- Payment gateway integration (100 percent of U.S. merchant accounts are supported).
- Comprehensive reporting, including graphical activity dashboard and sales analysis by product, with data-mining capabilities.
- Reliability, with 99.99% uptime in the last 12 months.”
PeC: What are some of its weaknesses?
Gioan: “It lacks full bi-directional integration with some popular accounting systems. This weakness is due to the previously custom-cart nature of the software, and is now one of the top priorities for improvement.
“Also, the ability to print shipping labels is basic. It has an uneven implementation of AJAX-based features. And, its Admin Center could use a cosmetic revamping.”
PeC: What plans do you have for future cart development?
Gioan: “Our top priority is to address all weaknesses listed above. Also, a content management system (CMS) is being designed that will allow back-office management of static web pages.
“Additionally, we are planning an integration of Web 2.0 and social web capabilities, as well as mobile commerce. And, we are developing a universal data connection API using web services for easy integration with any enterprise system, such as accounting, customer relations management (CRM), enterprise resource planning (ERP), and others.”
PeC: How would your cart help an ecommerce merchant, versus the cart he or she is using now?
Gioan: “The cart generates attractive product catalog listings and product pages, with an easy checkout that does not stand in the way of the buying impulse. Its SEO features can improve product visibility with search engines, and its sales analysis provides comprehensive estimates of ROI at the product and/or location level, allowing for the identification of ‘dud’ products.
“The Admin Center is streamlined and easy to learn and use. It includes context-sensitive help for every screen. The cart’s extensive customization capabilities allow tailoring to each merchant’s style and business model.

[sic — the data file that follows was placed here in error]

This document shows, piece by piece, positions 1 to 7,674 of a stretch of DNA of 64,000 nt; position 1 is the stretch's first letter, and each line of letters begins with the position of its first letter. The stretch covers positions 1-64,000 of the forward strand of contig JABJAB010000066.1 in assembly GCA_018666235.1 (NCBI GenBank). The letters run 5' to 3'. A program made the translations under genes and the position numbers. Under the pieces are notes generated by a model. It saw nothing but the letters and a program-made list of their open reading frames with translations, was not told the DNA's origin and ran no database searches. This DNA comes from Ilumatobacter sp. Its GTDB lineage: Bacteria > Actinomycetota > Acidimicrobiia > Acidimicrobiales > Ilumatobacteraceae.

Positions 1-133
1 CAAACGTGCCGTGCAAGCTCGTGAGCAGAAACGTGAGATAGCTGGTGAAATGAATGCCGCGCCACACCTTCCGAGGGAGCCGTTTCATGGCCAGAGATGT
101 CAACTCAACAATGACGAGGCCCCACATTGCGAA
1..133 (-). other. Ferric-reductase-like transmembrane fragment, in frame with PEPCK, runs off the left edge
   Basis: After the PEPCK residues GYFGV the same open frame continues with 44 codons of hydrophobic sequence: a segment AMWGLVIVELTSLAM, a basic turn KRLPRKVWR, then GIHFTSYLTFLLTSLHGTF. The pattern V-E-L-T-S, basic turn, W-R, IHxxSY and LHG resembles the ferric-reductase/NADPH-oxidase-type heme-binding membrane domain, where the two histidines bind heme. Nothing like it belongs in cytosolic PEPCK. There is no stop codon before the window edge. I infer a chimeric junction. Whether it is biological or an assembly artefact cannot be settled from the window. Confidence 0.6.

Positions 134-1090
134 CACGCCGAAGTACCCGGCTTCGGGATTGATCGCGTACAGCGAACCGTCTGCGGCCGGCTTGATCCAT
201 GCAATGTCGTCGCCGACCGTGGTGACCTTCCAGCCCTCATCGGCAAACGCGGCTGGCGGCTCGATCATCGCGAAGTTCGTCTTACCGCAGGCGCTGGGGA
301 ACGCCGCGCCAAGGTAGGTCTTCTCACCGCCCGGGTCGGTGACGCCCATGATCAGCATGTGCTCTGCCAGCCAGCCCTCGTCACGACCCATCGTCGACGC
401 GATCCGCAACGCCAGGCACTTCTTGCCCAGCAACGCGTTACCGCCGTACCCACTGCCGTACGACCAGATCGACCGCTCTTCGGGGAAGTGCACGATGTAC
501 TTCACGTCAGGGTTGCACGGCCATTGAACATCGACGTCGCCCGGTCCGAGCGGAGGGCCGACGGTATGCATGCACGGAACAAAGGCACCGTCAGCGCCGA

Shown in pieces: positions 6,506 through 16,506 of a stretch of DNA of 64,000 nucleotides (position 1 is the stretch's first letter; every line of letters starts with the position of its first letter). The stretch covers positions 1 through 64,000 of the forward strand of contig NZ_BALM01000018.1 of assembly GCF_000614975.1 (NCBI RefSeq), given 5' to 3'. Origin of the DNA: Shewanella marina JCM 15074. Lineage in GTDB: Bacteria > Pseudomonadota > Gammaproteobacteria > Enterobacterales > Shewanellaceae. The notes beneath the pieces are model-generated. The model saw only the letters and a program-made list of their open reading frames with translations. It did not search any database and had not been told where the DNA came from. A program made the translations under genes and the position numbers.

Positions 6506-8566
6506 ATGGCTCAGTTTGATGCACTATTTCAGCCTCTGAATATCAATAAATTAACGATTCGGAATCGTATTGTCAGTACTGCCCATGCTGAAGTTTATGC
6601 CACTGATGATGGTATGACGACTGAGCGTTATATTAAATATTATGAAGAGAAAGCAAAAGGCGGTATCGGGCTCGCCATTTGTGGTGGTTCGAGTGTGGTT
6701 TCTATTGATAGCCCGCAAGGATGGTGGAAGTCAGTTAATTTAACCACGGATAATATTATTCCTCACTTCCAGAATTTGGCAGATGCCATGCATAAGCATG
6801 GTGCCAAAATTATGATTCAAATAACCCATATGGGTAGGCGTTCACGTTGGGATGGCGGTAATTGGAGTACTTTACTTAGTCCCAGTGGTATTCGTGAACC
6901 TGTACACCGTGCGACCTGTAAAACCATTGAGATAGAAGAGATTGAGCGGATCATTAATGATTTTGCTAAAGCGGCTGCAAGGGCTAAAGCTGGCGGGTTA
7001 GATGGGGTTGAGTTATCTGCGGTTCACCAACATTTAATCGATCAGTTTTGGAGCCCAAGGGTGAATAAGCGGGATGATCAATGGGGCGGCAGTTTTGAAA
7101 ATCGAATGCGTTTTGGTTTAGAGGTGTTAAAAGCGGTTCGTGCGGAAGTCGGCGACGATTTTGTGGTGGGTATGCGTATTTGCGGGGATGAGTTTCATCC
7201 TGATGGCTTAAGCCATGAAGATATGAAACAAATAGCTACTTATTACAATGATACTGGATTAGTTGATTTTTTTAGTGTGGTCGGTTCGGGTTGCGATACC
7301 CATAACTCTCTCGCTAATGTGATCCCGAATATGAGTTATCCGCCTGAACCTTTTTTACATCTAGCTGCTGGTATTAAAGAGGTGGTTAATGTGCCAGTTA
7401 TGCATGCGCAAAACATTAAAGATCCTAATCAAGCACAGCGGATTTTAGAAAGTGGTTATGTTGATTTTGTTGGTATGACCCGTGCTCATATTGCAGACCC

“Merchants can expand their marketing reach (and search engine ranking) by allowing affiliate websites to refer traffic and collect a sales commission on all successful referrals. And, lastly, the cart’s CAN-SPAM-compliant mass-mailing system provides free advertising campaigns to existing customers.”
PeC: Any other thoughts for our readers, who are mainly ecommerce merchants?
Gioan: “Every business is a dream in progress. To make it reality, you need ecommerce partners that really value their customers. We do.”
A Customer’s View
Don Baskin parlayed his experience as front man for the 1960s band, The Syndicate of Sound, into a business that sells microchipping kits to deter theft and enhance the recovery of stolen musical instruments. Baskin’s online store SNAGG is based in Murietta, Calif., and it produces roughly $38,000 in annual gross revenue via EzStore123. Baskin provides his comments and opinions about the cart below.
PeC: How long has your company been using EzStore123?
Don Baskin: “We’ve used the cart for three years. We chose it on professional recommendation.”
PeC: What are the cart’s biggest strengths?
Baskin: “Simplicity of use for both customers and merchant.”
PeC: How could the cart improve?
Baskin: “By creating a one-click ‘post and print’ for shipping labels.”
PeC: How would EzStore123 improve another merchant’s business?
Baskin: “Its catalog system is deep, and we are utilizing only a small percentage of its capabilities.”
PeC: Do you plan on continuing to use the cart?
Baskin: “Yes, unless a faster and simpler system comes along.”
PeC: Any other thoughts for our readers concerning the cart?
Baskin: “Carts are there to facilitate sales. If the system burns up your time just to make it work, it’s time to find another one quickly.”